“One particular asset was running seven days a week and still struggling to meet customer demands. Now it typically does the same volume in four-and-a-half days.” This avoided capital expenditure to increase capacity through another asset, he added. Another of France’s examples is a paint manufacturer with three lines. “The OEE of each of these lines was about 30 per cent,” he says, “and they wanted a substantial amount to install a fourth line.” At a guess, he says, the fourth line would be even less efficient than the other three. By ramping up the OEE on the three lines, they could scrap the requirement for extra capacity. You don’t get anything for nothing, and OEE is no different. To get the real savings takes commitment and a certain amount of investment in OEE measurement tools and
infrastructure. S&N equipped 30 of its machines on one production line with Idhammar touch screens to monitor how often they stopped and why. The screens replaced paper and spreadsheets. But S&N now plans to install screens on up to 10 more production lines.
Short stops and minor interruptions show up immediately in a data collection system. Fieldbus is another key technology, says Anthony Mayall of Siemens Automation and Drives. It can gather not only the information about a valve or other plant item but about its work cycle and the ambient conditions to make an intelligent guess about its condition and its remaining life. “You can monitor the state of motors and tell you may have a problem if the current in a motor goes up over time or the temperature goes up, and that’s all presented over the network.” Condition-monitoring tools which rely on current measurement to detect faulty equipment are obvious energy-monitoring candidates both in their own right and as a means of ramping up OEE. But every manufacturing site has its own peculiarities, and sometimes the best course is the opposite of what you’d expect. Injection moulder Kayserberg of Gloucester, for example, used condition monitoring to save money – not by cutting a shift but by adding one. Kayserberg is a high energy user which makes twin-wall polypropylene sheets of the kind estate agents use for temporary signs. It assumed its three injection moulding machines were pretty similar. Then it put data loggers from Parasense on its power-distribution board to analyse plant-item power-consumption and watch for drift. That way, says Parasense business development manager Dave Archer, “it’s easy to spot things like bearing failures or motor windings starting to overheat.” Guess what? The oldest of Kayserberg’s machines was consuming so much power that its unit costs were three times those of the other machines. It was cheaper to stop the machine, move its work to the others and run them round the clock, seven days a week. Even with overtime, says Archer, the change paid for itself and Kayserberg was still using less energy.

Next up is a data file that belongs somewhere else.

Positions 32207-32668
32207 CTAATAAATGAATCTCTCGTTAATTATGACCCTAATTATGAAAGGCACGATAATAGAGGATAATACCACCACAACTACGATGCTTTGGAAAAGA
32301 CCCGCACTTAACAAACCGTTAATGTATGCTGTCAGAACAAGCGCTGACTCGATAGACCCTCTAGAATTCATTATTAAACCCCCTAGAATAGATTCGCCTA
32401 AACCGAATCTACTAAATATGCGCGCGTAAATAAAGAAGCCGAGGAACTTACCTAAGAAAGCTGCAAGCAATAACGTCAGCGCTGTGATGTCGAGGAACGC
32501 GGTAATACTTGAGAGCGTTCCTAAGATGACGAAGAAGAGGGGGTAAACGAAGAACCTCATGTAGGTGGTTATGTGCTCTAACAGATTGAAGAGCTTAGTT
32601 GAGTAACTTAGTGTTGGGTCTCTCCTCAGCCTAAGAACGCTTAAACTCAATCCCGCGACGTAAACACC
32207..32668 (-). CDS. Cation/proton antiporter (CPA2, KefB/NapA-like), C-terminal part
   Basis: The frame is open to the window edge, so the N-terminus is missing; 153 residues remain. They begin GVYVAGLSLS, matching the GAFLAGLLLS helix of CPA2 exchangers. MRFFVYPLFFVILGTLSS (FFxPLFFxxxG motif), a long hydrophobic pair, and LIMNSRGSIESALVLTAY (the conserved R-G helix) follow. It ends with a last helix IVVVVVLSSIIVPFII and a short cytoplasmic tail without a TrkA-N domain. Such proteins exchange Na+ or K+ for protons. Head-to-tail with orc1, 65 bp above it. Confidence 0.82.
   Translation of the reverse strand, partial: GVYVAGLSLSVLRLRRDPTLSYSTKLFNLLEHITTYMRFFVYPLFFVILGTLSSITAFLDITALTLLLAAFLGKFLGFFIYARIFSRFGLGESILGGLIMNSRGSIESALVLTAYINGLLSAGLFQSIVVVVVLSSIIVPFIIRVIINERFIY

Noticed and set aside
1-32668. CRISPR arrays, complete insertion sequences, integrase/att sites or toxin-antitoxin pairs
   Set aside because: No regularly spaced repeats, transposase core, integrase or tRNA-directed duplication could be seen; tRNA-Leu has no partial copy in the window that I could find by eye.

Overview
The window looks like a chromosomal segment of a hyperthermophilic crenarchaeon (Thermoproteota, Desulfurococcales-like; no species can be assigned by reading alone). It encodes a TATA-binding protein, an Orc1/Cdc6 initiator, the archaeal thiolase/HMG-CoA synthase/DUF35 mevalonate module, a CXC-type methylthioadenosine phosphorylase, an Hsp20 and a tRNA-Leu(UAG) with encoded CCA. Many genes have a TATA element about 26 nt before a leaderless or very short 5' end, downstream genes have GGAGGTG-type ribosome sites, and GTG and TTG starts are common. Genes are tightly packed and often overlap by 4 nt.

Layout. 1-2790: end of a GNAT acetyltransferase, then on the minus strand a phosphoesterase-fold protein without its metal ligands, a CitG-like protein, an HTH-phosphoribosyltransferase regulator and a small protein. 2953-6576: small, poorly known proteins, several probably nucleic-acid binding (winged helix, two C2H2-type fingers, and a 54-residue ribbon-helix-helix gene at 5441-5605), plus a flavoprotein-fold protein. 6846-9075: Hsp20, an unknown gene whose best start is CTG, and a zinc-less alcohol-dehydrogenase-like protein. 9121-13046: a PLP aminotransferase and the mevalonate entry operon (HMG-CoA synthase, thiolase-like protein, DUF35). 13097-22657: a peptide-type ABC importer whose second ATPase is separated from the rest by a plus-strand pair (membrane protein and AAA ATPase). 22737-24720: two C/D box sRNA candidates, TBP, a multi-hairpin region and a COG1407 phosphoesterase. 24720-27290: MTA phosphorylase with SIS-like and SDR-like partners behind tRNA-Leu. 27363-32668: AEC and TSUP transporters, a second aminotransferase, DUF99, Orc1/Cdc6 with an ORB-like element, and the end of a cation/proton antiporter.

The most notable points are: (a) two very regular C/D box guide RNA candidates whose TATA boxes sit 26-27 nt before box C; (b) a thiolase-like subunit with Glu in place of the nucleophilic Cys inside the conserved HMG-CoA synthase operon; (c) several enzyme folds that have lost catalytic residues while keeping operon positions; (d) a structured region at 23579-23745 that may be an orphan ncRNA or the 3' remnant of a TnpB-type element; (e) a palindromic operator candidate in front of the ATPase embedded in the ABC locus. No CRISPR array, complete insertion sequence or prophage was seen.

The other part of the investment is in people and training to run carefully-considered asset-management processes. Gagg says that, in rough terms, most companies will find that a 10 per cent improvement in OEE is enough to pay for the whole maintenance budget. One of the best things about OEE, says France, is that it’s consultant-proof. If OEE is measured as it should be – worst case, measured against elapsed time – it will always show true results, unlike the other KPIs consultants design to show themselves in a good light. Worst-case OEE measurement is also immune to internal manipulation – it allows easy site by site comparison, doing away with confusion about which site-specific spreadsheet presents the truer picture. Too often, says France, if two facilities are producing the same product, “they’ll allow a bright young operator in one of them to create a spreadsheet, and another bright young operator in the other plant will create another spreadsheet, and they’re not really comparing like for like. They find themselves asking: ‘Why is our data different to the ones they are collecting?’.” OEE cheating comes in lots of flavours, most of them aimed at reducing the denominator in the percentage calculations. So tea breaks and all kinds of other hold-ups will be excluded as ‘planned’ stoppages.
Don’t be tempted. What matters with OEE, says France, is to use the figure to improve, not to fret about the actual figure. Then just watch the savings mount. And the higher energy prices go, the greater the saving.